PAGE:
• 100-499 Feedback Score: Experienced. This eBay member has been trading long enough to have encountered most of the types of complications that arise when trading online, and are experienced enough to help inexperienced buyers/sellers along.
  • 50-99 Feedback Score: Somewhat experienced. This eBay member is hitting their stride on eBay. They may not have traded as much as some, but they aren’t clueless either. In most circumstances they will be on top of things, though complex issues may still present delays.
  • 10-49 Feedback Score: Somewhat inexperienced. This eBay member isn’t brand new, but they may not have had to face many of the common issues with shipping, payment, and communication that can arise in online trading. Best paired with an experienced trading partner.
  • 0-9 Feedback Score: Inexperienced and/or new to eBay. This eBay member may be well-intentioned, but they will need help at every step of the transaction. They are unlikely to be fast in paying (if a buyer) and/or shipping (if a seller) and they are likely to make mistakes. They have also not traded long enough to demonstrate commitment to their trading partners under all conditions. Trade with patience and caution.

In practice, only experienced traders should enter into transactions with anyone having a feedback score less than 10, and anyone with a feedback score less than 50 should give pause to anyone who isn’t at least somewhat experienced.

There are several other feedback factors to pay attention to when viewing buyer or seller feedback profiles. These aren’t expressed as numbers in the same clear fashion, but can be very indicative of the type of experience you’ll have nonetheless.
  • eBay join date. Near the top of every feedback profile, just below the eBay member ID, you’ll see the phrase “Member since,” followed by a date. This is the date on which the member in question first joined eBay. Give preference to traders who have been eBay members for a very long time—it indicates that they follow the rules and keep their trading partners happy over time, and are committed to maintaining their eBay membership in good standing.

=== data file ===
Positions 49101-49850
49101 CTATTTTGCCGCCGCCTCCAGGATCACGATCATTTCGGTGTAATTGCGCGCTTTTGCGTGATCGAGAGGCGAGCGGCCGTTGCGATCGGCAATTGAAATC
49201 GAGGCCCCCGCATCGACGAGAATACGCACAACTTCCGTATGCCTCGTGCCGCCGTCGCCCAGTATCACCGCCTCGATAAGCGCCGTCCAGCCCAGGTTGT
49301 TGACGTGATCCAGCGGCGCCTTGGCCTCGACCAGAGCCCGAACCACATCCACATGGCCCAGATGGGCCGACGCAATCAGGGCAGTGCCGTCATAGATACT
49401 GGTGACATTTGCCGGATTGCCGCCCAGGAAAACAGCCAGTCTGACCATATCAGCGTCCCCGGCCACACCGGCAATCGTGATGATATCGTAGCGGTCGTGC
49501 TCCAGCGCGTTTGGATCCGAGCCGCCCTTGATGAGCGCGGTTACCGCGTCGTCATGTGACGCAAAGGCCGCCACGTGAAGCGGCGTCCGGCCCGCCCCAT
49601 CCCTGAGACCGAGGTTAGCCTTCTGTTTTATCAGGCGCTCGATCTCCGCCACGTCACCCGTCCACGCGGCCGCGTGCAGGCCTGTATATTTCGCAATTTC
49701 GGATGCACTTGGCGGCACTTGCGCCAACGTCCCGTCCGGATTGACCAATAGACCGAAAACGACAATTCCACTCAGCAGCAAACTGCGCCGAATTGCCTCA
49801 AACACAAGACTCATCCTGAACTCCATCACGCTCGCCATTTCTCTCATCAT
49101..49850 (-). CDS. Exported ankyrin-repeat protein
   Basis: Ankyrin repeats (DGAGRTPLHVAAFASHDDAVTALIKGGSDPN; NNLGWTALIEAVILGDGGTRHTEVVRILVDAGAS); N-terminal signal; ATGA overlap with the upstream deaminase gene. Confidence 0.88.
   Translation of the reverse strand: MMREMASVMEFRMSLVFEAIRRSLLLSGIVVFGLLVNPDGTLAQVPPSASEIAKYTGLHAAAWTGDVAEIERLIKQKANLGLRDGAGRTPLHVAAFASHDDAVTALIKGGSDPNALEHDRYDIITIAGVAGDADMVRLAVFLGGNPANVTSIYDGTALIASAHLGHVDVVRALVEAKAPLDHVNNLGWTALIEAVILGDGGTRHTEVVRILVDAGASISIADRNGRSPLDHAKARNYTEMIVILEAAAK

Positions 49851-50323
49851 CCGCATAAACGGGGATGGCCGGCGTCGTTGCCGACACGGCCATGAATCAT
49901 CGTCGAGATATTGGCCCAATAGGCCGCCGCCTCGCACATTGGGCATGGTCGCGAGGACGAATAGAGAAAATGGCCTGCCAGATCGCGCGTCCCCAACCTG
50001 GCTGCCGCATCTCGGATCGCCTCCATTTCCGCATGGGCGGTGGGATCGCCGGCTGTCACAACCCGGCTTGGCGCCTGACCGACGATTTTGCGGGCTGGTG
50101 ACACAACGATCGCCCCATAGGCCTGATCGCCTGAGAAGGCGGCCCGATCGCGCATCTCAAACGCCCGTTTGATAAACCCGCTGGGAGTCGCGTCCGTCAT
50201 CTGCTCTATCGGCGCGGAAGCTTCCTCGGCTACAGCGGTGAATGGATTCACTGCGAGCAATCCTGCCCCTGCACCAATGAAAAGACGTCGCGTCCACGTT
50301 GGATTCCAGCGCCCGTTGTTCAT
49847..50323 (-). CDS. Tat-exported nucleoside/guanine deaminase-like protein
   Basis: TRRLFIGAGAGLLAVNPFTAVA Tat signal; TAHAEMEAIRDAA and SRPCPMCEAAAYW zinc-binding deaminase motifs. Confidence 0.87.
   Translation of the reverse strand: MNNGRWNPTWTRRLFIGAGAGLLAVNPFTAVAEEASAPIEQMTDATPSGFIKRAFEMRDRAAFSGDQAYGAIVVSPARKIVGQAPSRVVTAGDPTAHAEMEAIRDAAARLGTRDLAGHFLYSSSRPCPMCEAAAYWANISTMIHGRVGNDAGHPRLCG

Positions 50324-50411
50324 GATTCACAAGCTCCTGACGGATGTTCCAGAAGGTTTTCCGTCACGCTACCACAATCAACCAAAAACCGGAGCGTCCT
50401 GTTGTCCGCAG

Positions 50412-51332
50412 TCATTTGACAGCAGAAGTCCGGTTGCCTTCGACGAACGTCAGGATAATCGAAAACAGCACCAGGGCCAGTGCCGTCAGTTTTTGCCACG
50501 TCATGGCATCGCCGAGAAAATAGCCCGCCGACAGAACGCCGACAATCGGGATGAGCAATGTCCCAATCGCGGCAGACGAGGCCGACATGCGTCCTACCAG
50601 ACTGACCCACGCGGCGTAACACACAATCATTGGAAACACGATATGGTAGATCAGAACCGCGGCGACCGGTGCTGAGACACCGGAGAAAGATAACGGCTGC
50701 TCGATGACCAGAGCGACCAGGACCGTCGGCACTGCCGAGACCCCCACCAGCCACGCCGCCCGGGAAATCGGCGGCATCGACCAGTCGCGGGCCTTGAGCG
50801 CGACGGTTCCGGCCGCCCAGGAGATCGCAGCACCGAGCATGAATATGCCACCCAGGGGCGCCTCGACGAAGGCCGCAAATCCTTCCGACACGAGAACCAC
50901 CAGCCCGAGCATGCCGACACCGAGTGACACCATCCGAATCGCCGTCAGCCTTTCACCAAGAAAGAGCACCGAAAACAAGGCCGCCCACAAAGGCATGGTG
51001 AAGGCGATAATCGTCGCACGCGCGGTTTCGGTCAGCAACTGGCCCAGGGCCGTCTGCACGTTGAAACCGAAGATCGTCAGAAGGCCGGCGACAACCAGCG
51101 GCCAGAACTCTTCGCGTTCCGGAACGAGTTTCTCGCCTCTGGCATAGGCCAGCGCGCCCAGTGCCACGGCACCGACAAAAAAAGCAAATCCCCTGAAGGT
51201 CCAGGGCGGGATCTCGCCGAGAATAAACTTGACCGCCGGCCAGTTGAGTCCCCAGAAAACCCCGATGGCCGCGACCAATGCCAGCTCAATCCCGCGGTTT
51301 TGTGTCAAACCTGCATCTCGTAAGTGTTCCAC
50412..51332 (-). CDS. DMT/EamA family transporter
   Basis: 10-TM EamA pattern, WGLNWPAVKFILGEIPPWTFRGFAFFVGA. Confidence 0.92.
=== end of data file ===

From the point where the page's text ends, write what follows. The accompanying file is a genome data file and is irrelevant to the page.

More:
• Individual transaction comments. Every feedback rating, whether positive, negative, or neutral, is accompanied by a comment. Most positive comments are fairly uninformative but negative comments can tell you a lot about the types of problems you’re likely to encounter with this trader. For example, repeated “Did not pay after winning!” negatives indicate that a buyer may be hesitant to pay for auctions that he or she has won, while repeated “Took four weeks for item to arrive!” negatives indicate that you may have a long wait ahead of you if you buy an item from a given seller.

  • Responses to negatives. If the member has received negative feedback ratings, check the negative comments to see if the member in question has responded to them. Often this response can tell you a lot. A seller who responds with “I’m sorry you were dissatisfied—please contact me!” is likely to be much easier to work with in case of problems than a seller who responds to a negative with “This jerk gave me a frickin’ negative! What an idiot!”

    The Big Picture

    The feedback system is complicated and nuanced, and a large feedback profile can be a lot to take in. In the end, here’s how you should go about putting it all together, in order.
    1. Look at the feedback percentage first. If the feedback percentage is too low, rule out the trading partner immediately—there’s no point looking any further.

    1. Look at the feedback score next. If the feedback percentage is high but the score is low, ask yourself whether you really want to deal with an inexperienced partner. If the feedback percentage is marginal but the score is low, rule them out—no sense making trouble for yourself.

    2. Consider join date and reasons for negatives. If the feedback percentage and score leave you on the fence, consider the less concrete factors like join date and the reasons for negatives to see if you’re comfortable trading with this person.

    3. Consider responses to negatives and any other factors. If you find all else to be ambiguous, consider anything else you see in the feedback profile—like the responses to negatives, feedback left for others, frequency of trades, and so on—to help you make your final decision.

    In the final analysis, follow your instincts when deciding whether to trade with someone or not. Don’t talk yourself into trading with someone you really don’t feel comfortable with simply because the price is right—that’s now more negatives get made.